(By Rich Bieglmeier) General Motors Company (GM) will host a conference call for financial analysts on Thursday, February 14, 2013 at 10:00 a.m. ET to review the company's 2012 full-year and fourth quarter business results. Wall Street anticipates that GM will earn $0.51 for the quarter. iStock expects the auto and truck maker to report earnings that will beat Wall Street's consensus number. The iEstimate is $0.55, a $0.04 upside surprise.
GM is the number one auto/truck maker in the world as measured by sales. In case you didn't know.
In its post reorganization life, the new GM has reported earnings eight times, beating the Street's consensus view a lucky seven times by an average of 18.3% with a range of 1.06% to last quarter's 52.46%. The miss came in 7.14% under expectations.
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Unfortunately, the car company's stock price has performed upside down compared to quarterly results. Five of the eight profit checkups resulted in the stock losing an average of 5.3% in the days surrounding earnings. The max loss was capped at 9.8%.
The remaining three announcements rewarded stock holders with a gain of 7.37% with a max gain of 9.8% - matching the max downside – and minimum increase of 5.50%.
China and the USA are the two key markets for GM, with Brazil a distant third. The trio of countries accounted for 2 out 3 cars sold in Q3 for General motors. China and the US combined for 57% of all GM cars and trucks sold worldwide for the three months ended September 30, 2012.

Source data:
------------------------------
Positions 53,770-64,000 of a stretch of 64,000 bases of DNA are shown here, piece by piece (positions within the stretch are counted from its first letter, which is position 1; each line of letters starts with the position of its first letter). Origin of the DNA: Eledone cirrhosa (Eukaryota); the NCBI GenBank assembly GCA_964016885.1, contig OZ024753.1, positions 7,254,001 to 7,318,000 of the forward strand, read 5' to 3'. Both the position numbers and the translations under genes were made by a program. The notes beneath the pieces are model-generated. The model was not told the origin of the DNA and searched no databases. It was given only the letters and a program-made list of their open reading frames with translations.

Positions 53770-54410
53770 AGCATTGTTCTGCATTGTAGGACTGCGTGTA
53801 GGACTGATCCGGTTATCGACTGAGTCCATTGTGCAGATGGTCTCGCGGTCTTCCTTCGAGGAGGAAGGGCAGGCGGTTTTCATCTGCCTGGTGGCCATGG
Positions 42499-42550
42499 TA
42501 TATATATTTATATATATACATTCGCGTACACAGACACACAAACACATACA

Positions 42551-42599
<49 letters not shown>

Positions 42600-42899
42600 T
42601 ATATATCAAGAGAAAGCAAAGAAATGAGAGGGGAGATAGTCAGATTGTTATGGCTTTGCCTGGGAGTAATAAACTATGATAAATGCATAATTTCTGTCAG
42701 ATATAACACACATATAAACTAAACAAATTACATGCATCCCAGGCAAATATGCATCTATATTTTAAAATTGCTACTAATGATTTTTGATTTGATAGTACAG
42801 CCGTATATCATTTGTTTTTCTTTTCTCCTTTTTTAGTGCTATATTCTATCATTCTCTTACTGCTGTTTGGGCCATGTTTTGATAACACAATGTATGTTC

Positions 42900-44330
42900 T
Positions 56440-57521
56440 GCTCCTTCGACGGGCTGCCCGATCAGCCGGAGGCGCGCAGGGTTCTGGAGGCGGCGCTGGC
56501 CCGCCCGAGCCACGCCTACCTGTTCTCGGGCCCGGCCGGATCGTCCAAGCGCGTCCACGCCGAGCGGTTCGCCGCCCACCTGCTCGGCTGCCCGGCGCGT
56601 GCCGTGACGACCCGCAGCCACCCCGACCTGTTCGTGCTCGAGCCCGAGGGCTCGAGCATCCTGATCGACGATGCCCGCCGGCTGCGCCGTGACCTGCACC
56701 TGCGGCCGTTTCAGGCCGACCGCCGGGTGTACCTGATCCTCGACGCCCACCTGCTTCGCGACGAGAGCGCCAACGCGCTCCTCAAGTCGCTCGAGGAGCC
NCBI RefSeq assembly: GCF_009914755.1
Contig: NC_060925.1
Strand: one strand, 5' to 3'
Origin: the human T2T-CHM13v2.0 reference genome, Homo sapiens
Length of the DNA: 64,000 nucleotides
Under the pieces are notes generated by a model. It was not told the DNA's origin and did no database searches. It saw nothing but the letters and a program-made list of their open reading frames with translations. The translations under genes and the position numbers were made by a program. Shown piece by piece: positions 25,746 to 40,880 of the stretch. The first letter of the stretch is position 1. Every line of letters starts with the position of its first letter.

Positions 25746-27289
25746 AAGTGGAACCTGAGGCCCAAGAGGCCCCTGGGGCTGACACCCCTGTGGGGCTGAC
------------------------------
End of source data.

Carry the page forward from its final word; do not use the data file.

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So, let's look at the company's total deliveries for October through December 2012 to get a sense of what to expect. According to General Motors website, the company delivered 630,002 vehicles in the US during Q4. That's up a little more than 28,000 year-over-year (YoY) or 4.7%.
Things appear to be going well in China as sales hit 242,486 vehicles, rising 23.2 percent YoY and setting a record for the month, according to GM.
Last year, GM earned 39 cents in Q4 and disappointed Wall Street by 2 cents. Obviously, earnings per share will need to increase by more than 4.7% to hit Wall Street's target and our iEstimate.
The trick to meeting or beating the consensus will come from margins. In Q3, the Automotive cost of sales increased $1,001 per car while the Automotive gross margin fell by $267. That's not a good combination. The biggest contributor to the unwelcome mix was an "unfavorable vehicle mix of $1.8 billion." It essentially means moving out old inventory with slim to no margins, which could continue to hamper margins as inventory ticked higher from December to January by 2.9%.
On the plus side, GM gained $1.1 billion "due to the weakening of major currencies against the U.S. Dollar" in the third quarter. For much of the fourth quarter, the dollar fell; so, Q4 may not get the same benefit of roughly a penny per share for its Valentines' announcement.
Overall, despite strong sales figures, margin trends and the dollar could work against General Motors Company's (GM) bottom line for Q4, which could make it difficult for EPS to meet the consensus or iEstimate.
Forward guidance should be optimistic as management recently embarked on a plan to increase Chinese sales by 75% through the end of 2015. Investors and Wall Street will be listening keenly on the plan to get there; although, it's been reported that GM is looking to acquire ailing Chinese automakers. And, January got 2013 off to a hot start with sales up 16% in the US and its strongest month ever in China; however, as we mentioned a few paragraphs back, inventory continues to grow.